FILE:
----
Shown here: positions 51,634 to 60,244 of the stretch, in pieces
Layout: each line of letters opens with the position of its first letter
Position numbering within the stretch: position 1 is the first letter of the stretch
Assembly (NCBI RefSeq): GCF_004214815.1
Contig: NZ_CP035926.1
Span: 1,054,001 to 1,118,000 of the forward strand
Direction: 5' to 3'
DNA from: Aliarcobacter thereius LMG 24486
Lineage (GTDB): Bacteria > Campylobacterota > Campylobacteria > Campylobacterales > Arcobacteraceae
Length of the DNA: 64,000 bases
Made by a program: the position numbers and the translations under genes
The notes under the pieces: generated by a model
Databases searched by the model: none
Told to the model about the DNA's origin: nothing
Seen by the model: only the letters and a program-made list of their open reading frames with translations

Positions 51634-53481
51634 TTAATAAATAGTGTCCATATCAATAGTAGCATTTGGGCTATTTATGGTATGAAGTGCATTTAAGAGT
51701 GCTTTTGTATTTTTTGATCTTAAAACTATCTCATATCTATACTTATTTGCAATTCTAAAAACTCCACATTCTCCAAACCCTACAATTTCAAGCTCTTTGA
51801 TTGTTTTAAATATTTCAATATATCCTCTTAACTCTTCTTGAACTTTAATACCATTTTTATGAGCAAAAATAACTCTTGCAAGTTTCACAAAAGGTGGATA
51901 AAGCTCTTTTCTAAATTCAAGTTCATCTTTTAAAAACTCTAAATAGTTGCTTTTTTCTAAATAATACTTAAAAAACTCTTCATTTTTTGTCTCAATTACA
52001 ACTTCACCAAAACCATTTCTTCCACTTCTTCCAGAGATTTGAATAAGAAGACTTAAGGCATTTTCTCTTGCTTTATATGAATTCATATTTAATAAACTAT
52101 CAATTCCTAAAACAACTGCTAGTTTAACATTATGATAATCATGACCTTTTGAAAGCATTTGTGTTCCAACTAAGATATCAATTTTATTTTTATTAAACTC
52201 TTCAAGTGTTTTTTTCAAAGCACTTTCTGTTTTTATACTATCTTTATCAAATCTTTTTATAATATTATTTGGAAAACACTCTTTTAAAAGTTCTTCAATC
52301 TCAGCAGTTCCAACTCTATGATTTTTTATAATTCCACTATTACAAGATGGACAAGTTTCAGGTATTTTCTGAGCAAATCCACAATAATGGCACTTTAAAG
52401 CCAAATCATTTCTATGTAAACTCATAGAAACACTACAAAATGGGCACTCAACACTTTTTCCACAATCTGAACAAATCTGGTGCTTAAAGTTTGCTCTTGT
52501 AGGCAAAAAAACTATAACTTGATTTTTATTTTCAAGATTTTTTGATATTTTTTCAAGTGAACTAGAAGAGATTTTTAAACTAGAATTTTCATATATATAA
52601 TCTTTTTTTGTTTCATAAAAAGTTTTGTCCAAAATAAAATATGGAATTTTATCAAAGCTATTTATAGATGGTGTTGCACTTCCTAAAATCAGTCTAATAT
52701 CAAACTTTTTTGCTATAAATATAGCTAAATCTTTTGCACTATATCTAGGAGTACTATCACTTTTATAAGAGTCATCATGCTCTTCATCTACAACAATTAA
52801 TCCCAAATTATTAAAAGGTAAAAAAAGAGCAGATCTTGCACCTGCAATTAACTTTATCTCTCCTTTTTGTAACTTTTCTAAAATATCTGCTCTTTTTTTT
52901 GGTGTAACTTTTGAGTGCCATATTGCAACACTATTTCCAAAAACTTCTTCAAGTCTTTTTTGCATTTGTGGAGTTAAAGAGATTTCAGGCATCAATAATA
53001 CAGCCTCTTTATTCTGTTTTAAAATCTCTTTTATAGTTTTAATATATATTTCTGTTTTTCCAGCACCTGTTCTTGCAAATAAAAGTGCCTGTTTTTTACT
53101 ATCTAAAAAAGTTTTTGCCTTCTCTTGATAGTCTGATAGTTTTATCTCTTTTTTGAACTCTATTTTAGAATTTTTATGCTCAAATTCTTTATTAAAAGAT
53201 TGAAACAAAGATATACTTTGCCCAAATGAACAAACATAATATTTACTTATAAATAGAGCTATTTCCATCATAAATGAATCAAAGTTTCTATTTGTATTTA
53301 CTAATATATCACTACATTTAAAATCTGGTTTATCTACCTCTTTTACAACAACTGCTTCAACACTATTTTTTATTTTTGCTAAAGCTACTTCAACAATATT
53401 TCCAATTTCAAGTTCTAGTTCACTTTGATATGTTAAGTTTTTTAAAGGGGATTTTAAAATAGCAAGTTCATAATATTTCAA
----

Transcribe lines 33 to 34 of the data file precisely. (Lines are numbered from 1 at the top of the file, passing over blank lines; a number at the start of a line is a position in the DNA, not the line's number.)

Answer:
53201 TGAAACAAAGATATACTTTGCCCAAATGAACAAACATAATATTTACTTATAAATAGAGCTATTTCCATCATAAATGAATCAAAGTTTCTATTTGTATTTA
53301 CTAATATATCACTACATTTAAAATCTGGTTTATCTACCTCTTTTACAACAACTGCTTCAACACTATTTTTTATTTTTGCTAAAGCTACTTCAACAATATT